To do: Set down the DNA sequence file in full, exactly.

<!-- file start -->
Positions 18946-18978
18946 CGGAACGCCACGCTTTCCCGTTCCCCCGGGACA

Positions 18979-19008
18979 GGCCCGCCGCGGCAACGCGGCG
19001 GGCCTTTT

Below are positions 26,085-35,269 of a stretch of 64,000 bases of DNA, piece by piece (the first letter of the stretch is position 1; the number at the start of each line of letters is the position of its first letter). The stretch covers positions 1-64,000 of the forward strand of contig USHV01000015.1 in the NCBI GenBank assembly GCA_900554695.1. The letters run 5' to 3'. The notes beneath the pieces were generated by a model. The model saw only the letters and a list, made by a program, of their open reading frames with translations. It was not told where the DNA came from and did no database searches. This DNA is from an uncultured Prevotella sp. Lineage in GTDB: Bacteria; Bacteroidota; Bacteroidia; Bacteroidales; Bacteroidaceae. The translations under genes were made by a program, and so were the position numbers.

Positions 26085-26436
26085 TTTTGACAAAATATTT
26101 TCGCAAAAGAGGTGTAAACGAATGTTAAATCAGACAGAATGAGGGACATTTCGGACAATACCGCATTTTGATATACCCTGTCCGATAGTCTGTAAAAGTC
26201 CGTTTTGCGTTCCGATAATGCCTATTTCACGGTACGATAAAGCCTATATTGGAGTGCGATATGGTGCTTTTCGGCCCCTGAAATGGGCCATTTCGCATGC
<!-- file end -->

Positions 18946-18978
18946 CGGAACGCCACGCTTTCCCGTTCCCCCGGGACA

Positions 18979-19008
18979 GGCCCGCCGCGGCAACGCGGCG
19001 GGCCTTTT

Below are positions 26,085-35,269 of a stretch of 64,000 bases of DNA, piece by piece (the first letter of the stretch is position 1; the number at the start of each line of letters is the position of its first letter). The stretch covers positions 1-64,000 of the forward strand of contig USHV01000015.1 in the NCBI GenBank assembly GCA_900554695.1. The letters run 5' to 3'. The notes beneath the pieces were generated by a model. The model saw only the letters and a list, made by a program, of their open reading frames with translations. It was not told where the DNA came from and did no database searches. This DNA is from an uncultured Prevotella sp. Lineage in GTDB: Bacteria; Bacteroidota; Bacteroidia; Bacteroidales; Bacteroidaceae. The translations under genes were made by a program, and so were the position numbers.

Positions 26085-26436
26085 TTTTGACAAAATATTT
26101 TCGCAAAAGAGGTGTAAACGAATGTTAAATCAGACAGAATGAGGGACATTTCGGACAATACCGCATTTTGATATACCCTGTCCGATAGTCTGTAAAAGTC
26201 CGTTTTGCGTTCCGATAATGCCTATTTCACGGTACGATAAAGCCTATATTGGAGTGCGATATGGTGCTTTTCGGCCCCTGAAATGGGCCATTTCGCATGC